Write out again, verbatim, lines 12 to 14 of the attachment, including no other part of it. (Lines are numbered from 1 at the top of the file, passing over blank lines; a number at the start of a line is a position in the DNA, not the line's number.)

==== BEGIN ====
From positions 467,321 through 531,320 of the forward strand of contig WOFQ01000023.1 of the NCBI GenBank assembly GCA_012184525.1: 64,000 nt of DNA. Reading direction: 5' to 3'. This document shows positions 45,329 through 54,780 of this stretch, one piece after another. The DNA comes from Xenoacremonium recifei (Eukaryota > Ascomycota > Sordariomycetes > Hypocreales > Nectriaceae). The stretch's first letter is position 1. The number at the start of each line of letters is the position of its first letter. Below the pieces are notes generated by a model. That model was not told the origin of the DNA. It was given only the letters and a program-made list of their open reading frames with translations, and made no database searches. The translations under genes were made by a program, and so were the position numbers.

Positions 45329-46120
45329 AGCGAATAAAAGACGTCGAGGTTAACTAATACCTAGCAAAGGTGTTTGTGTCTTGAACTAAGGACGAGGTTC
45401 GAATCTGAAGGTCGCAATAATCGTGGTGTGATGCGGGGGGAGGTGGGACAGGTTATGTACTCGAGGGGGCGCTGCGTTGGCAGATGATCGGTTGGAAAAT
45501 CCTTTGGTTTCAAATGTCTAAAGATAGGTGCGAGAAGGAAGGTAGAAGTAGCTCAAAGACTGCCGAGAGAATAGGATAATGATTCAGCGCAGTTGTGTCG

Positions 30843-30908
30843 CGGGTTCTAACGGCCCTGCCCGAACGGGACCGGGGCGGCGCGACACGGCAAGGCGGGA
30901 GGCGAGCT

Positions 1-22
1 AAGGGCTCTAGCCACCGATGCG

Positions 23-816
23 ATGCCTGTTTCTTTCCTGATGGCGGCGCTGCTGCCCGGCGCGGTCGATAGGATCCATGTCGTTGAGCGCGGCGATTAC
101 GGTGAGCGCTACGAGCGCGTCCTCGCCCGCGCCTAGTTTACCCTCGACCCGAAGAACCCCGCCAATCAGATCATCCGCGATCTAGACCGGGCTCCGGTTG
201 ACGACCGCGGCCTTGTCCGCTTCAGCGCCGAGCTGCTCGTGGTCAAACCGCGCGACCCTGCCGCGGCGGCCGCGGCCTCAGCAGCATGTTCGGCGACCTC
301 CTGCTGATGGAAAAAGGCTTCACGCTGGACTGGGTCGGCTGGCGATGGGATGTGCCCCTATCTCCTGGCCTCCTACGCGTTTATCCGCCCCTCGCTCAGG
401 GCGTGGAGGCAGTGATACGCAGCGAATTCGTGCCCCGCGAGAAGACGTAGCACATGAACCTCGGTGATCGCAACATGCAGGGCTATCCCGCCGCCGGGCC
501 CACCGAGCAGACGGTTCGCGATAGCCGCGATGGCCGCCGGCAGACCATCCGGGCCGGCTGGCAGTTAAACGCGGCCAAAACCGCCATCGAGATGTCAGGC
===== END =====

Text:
23 ATGCCTGTTTCTTTCCTGATGGCGGCGCTGCTGCCCGGCGCGGTCGATAGGATCCATGTCGTTGAGCGCGGCGATTAC
101 GGTGAGCGCTACGAGCGCGTCCTCGCCCGCGCCTAGTTTACCCTCGACCCGAAGAACCCCGCCAATCAGATCATCCGCGATCTAGACCGGGCTCCGGTTG
201 ACGACCGCGGCCTTGTCCGCTTCAGCGCCGAGCTGCTCGTGGTCAAACCGCGCGACCCTGCCGCGGCGGCCGCGGCCTCAGCAGCATGTTCGGCGACCTC